North Korean Online Gambling Operator Reportedly Kim Jong-nam Assassin
Posted on: February 22, 2017, 04:00h.
Last updated on: February 22, 2017, 02:29h.
North Korean online gambling operator Ri Jong-chol is currently in custody for his alleged participation in the murder of Kim Jong-nam, the oldest son of former Supreme Leader Kim Jong Il and brother of current dictator Kim Jong Un.
Jong-chol has been identified as one of the assassins who played a role in the events that took place at the Kuala Lumpur International Airport in Malaysia on February 13. He is one of numerous persons who have been detained by Malaysian authorities, and new information on his personal and business interests are coming to light.
According to the Korea Joongang Daily, a South Korean daily newspaper, Jong-chol ran online gambling platforms for the North Korean regime. He also facilitated pornographic websites at the direction of Jong Un’s Workers’ Party of Korea.
Gambling is explicitly illegal for North Koreans, but the dictator has no qualms profiting off other countries accessing its state-sponsored internet casinos. The same holds true for pornography, as both markets deliver substantial revenues from patrons residing in international Asian countries.
An information technology expert, in exchange for his services, Jong-chol was reportedly allowed to travel to Malaysia for an unspecified period. Per media reports, the computer specialist was currently working with a small herbal supplement company while overseas.
North Koreans are barred from leaving the country without state permission. Thousands risk their lives each year attempting to flee Jong Un’s control. Even moving within the country is largely barred, and access to Pyongyang, the capital city where the vast majority of the nation’s resources are located, is restricted to non-city residents.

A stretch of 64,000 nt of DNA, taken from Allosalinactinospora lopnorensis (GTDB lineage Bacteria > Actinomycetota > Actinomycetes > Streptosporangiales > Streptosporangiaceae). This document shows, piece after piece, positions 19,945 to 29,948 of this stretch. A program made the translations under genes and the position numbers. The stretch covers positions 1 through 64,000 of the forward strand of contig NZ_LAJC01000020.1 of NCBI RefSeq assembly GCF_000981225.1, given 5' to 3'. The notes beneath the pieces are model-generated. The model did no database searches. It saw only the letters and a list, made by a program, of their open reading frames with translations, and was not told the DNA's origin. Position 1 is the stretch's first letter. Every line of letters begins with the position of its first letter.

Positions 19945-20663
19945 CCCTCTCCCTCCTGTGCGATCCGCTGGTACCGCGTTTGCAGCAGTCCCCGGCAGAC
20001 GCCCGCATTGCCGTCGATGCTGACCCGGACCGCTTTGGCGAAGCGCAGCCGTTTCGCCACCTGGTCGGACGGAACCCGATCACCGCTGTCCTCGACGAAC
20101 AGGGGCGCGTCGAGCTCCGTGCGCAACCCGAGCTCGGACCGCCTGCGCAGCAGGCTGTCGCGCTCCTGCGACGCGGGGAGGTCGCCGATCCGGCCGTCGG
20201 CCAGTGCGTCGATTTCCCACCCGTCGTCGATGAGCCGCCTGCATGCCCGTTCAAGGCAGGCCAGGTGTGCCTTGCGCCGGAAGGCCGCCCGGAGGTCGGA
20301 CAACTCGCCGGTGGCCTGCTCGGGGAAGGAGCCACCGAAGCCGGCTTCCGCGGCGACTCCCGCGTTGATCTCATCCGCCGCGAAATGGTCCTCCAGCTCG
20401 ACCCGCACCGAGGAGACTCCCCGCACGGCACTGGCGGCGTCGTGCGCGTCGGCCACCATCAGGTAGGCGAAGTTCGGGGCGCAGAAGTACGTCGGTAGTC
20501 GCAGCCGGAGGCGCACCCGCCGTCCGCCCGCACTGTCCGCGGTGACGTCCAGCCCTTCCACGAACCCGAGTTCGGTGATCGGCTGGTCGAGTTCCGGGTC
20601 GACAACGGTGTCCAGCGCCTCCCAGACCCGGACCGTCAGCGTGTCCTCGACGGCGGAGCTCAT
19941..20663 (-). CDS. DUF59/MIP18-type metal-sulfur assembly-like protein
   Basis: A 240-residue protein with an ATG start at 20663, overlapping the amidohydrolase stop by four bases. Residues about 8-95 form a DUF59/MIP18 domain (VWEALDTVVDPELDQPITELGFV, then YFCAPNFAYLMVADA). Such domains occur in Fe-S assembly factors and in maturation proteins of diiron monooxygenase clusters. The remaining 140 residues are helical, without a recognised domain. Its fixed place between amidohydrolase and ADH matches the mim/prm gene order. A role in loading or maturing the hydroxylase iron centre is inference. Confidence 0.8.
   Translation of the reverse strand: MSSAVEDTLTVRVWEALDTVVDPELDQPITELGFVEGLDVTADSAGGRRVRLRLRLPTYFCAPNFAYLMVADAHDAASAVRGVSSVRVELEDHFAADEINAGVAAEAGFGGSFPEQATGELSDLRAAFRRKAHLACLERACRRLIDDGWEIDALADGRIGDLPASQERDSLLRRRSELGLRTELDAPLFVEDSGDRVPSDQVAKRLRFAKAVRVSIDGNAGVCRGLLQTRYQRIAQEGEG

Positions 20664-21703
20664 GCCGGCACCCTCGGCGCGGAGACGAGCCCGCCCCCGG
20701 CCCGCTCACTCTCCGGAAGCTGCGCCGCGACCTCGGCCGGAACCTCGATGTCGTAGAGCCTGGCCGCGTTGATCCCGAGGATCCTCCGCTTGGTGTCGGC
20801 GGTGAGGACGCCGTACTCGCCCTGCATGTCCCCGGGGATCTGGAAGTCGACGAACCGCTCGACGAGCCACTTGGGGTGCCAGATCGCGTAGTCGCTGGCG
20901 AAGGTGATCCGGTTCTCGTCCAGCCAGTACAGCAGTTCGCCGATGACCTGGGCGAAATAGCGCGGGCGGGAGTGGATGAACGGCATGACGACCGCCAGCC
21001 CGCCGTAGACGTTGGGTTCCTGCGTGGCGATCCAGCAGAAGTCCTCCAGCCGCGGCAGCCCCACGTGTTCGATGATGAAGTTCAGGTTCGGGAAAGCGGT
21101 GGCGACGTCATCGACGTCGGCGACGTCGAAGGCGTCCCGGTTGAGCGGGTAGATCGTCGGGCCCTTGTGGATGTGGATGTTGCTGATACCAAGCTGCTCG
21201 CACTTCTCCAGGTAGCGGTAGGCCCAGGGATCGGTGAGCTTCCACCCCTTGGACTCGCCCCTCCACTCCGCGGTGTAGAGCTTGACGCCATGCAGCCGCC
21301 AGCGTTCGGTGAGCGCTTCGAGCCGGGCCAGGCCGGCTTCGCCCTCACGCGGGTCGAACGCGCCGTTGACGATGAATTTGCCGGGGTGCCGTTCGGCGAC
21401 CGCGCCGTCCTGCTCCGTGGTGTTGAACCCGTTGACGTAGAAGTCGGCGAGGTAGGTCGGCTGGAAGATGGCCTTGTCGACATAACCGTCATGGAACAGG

It appears Jong-chol was permitted to leave due to his strong contributions to the command. However, it’s unclear how a computer expert and North Korean online gambling operator became allegedly involved in the plot to kill the supreme leader’s brother.
Malaysian authorities have arrested two women seen in surveillance video approaching Jong-nam and covering his face with a piece of cloth suspected to contain a powerful poison. The unknown substance caused him to become dizzy, and he later died on the way to the hospital.
It’s not known what role Jong-chol might have played in the assassination.
No Love Lost
Kim Jong-nam’s murder took place the day before Valentine’s Day was celebrated in the United States, but the North Korean leader certainly doesn’t have a broken heart over his brother’s death.
In fact, the regime is calling for the release of the two women, and Jong-chol. South Korea labeled the event an “act of terrorism,” while its northern neighbor called the two women “innocent females.”
Though media reports are describing Jong-chol as an IT expert, he’s more likely a trained hacker. Cyber security is severely lacking in many Asian countries, and North Korea reportedly invests heavily in training workers to find ways to steal money from international companies and banking institutions.
The Korea Institute of Liberal Democracy estimates that North Korea collects $860 million in ill-gotten money each year. Online gambling plays a major role in that haul.
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